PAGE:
In Search of Honesty

Both major presidential candidates have endorsed CO2 abatement targets for the US, with Obama advocating for the most stringent — the "20 by 50" target by which the US would reduce CO2 emissions by 80% in the next 40 years.

Given that they support such targets, the candidates’ public positions on gasoline prices should be something like this:

Yeah, I know that $4 gas is painful.  But do you know what?  Gas prices are going to have to go a LOT higher for us to achieve the CO2 abatement targets I am proposing, so suck it up.  Just to give you a sense of scale, the Europeans pay nearly twice as much as we do for gas, and even at those levels, they are orders of magnitude short of the CO2 abatement I have committed us to achieve.  Since late 2006, gas prices in this country have doubled, and demand has fallen by perhaps 5%.  That will probably improve over time as people buy new cars and change behaviors, but it may well require gasoline prices north of $20 a gallon before we meet the CO2 goal I have adopted.  So get ready.

You have heard Obama and McCain say this?  Yeah, neither have I.  At least Obama was consistent enough not to adopt McCain’s gas tax holiday idea.  But it’s time for some honesty here, not that I really expect it. 

We need to start being a lot clearer about the real costs of CO2 abatement and stop this mindless "precautionary principle" jargon that presupposes that there are no costs to CO2 abatement.  When proponents of the precautionary principle say "Well, CO2 abatement is like insurance — you buy insurance on your house, don’t you," I answer, "Not if the insurance costs more than the cost to replace the house, I don’t."

  • Luis Dias

    Peak Oil and Peak Gas and Peak Coal will do (and are already) much much more for CO2 abatement than any other political farcical position that any leader will think of.

  • John Galt

    The one thing the American public doesn’t want to hear from politicians is that we have to cut back or do without. They want painless answers to all our problems.

    When people look to the government for solutions, it means they want somebody else to cut back and somebody else to foot the bill. Fighting climate change no longer is a priority when it comes out of our pocket.

    We are decades away from peak oil, peak coal or peak gas. But I’m pretty certain that as the cost of carbon fuels rises the cost of alternate energy sources will become more competitive. No government action necessary.

    But we really need to address the root question — are carbon emissions really causing any harm?

  • AllenC

    Remember the rule. Whenever there’s a proposal for robbing Peter to pay Paul, Paul will always be in favor of it. So it is with AGW, the other guy should pay while for me its business as usual. Given that the whole AGW business is a scam all of these CO2 cuts are really pretty silly aren’t they. To use a quote I read yesterday, “Why assume malice when simple stupidity will explain it”.

  • You’ll never hear a politician say this because, in part, it isn’t necessarily true, or least it’s a very narrow picture.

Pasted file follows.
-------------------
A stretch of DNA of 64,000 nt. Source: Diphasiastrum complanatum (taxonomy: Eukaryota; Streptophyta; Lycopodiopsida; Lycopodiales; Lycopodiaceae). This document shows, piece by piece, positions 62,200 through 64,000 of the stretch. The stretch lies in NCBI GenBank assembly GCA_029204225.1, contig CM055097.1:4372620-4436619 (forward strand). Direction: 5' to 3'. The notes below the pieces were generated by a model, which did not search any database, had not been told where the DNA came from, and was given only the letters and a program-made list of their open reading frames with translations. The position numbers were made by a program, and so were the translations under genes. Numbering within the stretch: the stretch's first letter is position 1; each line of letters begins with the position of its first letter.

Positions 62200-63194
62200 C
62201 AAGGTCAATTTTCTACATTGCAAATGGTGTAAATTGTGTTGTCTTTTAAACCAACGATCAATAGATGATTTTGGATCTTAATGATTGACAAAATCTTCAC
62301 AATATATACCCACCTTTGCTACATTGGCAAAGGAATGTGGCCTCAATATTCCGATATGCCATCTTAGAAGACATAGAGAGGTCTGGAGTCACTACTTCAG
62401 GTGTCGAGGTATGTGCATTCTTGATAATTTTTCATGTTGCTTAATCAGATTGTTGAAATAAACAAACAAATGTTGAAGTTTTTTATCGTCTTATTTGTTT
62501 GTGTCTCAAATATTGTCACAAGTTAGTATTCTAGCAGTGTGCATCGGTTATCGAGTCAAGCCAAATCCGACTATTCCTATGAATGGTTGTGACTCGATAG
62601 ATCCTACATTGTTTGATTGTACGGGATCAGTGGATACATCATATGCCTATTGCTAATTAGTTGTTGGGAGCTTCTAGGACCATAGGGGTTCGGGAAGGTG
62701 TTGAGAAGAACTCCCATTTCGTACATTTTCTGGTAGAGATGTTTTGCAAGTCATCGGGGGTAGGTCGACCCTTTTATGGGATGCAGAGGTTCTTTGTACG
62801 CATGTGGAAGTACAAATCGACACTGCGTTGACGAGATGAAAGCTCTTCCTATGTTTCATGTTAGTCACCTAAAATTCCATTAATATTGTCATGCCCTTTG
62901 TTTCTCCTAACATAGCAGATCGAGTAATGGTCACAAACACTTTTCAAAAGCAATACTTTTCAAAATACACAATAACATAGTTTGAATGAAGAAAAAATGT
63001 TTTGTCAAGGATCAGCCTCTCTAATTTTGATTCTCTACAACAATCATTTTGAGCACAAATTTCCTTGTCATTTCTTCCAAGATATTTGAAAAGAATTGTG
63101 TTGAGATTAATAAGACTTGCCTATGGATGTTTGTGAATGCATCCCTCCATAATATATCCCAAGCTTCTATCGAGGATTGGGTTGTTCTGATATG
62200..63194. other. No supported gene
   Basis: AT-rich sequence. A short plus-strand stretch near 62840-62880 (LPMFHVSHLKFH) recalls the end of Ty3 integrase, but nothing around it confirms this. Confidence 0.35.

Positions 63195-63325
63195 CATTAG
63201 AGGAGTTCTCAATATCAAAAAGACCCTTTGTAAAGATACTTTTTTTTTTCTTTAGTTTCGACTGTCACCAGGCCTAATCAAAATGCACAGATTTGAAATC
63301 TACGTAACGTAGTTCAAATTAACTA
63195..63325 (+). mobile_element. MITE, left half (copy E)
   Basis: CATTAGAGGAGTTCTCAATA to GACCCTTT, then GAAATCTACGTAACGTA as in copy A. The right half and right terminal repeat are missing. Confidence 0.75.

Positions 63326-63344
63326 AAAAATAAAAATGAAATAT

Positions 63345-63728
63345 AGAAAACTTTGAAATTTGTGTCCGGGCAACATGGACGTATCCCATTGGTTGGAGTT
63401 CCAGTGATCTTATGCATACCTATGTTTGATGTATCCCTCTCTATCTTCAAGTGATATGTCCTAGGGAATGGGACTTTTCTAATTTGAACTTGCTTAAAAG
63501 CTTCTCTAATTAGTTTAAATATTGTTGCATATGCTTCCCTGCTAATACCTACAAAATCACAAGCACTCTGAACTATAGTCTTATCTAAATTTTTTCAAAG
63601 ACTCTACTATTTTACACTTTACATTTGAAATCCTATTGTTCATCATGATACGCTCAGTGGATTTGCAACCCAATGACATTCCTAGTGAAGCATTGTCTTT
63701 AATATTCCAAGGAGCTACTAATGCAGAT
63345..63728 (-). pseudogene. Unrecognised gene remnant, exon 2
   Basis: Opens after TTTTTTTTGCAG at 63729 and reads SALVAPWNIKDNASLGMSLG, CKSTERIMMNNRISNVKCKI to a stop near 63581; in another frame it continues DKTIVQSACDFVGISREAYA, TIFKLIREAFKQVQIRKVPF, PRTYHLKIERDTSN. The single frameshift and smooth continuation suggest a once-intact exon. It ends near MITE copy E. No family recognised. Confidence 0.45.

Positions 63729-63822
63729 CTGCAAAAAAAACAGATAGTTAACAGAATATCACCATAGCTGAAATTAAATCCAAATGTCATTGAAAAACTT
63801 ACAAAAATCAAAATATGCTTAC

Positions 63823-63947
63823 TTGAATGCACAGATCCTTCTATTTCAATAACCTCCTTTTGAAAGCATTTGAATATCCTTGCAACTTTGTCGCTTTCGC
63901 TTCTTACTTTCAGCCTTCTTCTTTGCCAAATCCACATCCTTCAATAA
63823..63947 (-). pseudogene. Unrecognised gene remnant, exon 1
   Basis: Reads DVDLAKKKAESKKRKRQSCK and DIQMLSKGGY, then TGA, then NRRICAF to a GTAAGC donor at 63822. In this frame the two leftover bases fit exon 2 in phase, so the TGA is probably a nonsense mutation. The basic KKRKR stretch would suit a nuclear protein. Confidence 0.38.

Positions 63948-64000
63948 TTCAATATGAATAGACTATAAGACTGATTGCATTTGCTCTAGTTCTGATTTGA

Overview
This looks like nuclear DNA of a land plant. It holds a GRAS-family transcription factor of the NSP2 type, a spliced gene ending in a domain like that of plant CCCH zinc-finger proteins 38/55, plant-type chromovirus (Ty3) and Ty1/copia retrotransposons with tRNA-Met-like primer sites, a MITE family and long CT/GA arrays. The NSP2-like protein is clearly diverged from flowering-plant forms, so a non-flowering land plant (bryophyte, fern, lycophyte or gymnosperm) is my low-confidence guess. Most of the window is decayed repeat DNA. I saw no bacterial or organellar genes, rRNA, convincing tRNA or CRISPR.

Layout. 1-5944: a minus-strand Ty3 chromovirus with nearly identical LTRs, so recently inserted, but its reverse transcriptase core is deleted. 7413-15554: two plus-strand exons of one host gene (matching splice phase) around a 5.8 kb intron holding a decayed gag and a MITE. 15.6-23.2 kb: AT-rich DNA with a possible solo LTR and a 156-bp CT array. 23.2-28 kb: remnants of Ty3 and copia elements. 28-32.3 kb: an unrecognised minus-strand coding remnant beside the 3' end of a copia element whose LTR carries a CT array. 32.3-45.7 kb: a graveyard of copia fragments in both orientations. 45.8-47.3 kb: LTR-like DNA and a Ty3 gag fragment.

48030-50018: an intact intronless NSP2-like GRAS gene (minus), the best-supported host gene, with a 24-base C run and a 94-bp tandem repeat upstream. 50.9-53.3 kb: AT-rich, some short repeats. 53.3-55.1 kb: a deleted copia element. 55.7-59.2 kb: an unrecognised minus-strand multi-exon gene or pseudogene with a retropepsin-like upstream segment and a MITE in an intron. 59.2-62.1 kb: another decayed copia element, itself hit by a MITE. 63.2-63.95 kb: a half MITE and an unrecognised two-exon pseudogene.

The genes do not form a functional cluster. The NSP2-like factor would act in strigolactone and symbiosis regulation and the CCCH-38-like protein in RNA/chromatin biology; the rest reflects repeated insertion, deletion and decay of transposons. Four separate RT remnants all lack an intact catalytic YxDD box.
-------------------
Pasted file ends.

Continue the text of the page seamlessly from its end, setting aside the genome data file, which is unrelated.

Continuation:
The point behind cap & trade or even a carbon tax isn’t to blindly raise prices and punish consumers. It’s to make cleaner energy more cost competitive so that new capital investments, cars, power plants, etc become realistic. Once that switch starts to happen, total costs come down, in part because the fuel inputs for clean energy are, in the long run, can be as cheap as dirty fuels are today. Just as gasoline became a lot cheaper once the U.S. built a substantial supply chain and delivery system.

    Here’s an example: in the early 1990’s, Santiago, Chile established a basic cap-and-trade system to reduce particulate matter and smog, which because of Santiago’s geography was a huge problem. At heart of the problem was uncontrolled boilers run by small businesses throwing out God knows what. Anyway, costs rose at first, of course: enough to give incentive to build a propane distribution system (which was cleaner than whatever they were burning before). Once the switch was on, the permit price collapsed entirely around 1998. There’s lots of debate over how effective the program was and could have been (DEFINITELY wasn’t perfect), but I think the market response was very instructive.

  • John Galt

    Cap-and-trade is a very dangerous scheme. It creates a new, scarce commodity which will be controlled by the government. It leaves us open to more corruption and more favoritism by politicians and bureaucrats. Cap-and-trade amounts to a hidden tax and will affect everything because everything we consume or produce uses carbon fuels somewhere along the line.

    Cap-and-trade is not free market, either. It will be strictly regulated by the government. Cap-and-trade for carbon emissions is nothing like regulating pollutants in a local area, either. If the goal is to reduce carbon emissions because of (alleged) global climate change than the cap-and-trade system must be global, also. It does no good to reduce our emissions if emissions go up elsewhere but it will cripple our economy.